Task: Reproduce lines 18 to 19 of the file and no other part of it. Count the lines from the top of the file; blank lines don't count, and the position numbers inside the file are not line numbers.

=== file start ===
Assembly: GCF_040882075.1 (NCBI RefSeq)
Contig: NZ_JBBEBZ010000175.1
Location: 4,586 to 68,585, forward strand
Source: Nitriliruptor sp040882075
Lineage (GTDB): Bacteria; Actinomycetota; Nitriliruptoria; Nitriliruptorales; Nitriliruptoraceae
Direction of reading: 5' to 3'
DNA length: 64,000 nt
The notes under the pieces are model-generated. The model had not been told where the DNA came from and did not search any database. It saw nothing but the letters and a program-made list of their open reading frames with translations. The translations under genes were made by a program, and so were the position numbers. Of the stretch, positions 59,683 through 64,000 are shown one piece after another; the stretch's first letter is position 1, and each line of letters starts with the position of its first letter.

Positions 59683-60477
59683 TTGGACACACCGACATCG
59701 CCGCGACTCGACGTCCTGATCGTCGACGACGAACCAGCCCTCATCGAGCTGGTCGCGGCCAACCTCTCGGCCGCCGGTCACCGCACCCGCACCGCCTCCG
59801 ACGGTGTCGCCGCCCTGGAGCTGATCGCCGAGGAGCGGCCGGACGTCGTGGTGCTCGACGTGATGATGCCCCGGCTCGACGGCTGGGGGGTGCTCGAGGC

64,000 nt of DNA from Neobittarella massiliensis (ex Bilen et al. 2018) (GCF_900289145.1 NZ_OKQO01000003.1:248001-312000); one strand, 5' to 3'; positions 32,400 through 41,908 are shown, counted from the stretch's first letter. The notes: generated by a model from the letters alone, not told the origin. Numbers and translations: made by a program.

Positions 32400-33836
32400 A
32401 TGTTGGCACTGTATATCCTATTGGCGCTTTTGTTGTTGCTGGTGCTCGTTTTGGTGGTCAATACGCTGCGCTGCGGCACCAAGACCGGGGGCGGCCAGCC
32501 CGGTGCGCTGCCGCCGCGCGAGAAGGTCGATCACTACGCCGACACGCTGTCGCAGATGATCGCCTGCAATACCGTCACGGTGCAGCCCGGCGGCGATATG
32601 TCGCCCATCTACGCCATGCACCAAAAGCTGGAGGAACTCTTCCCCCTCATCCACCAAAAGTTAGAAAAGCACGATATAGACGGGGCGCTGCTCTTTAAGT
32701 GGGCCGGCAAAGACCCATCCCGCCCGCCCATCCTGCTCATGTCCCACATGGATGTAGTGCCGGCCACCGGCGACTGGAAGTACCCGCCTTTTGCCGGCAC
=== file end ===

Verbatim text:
32601 TCGCCCATCTACGCCATGCACCAAAAGCTGGAGGAACTCTTCCCCCTCATCCACCAAAAGTTAGAAAAGCACGATATAGACGGGGCGCTGCTCTTTAAGT
32701 GGGCCGGCAAAGACCCATCCCGCCCGCCCATCCTGCTCATGTCCCACATGGATGTAGTGCCGGCCACCGGCGACTGGAAGTACCCGCCTTTTGCCGGCAC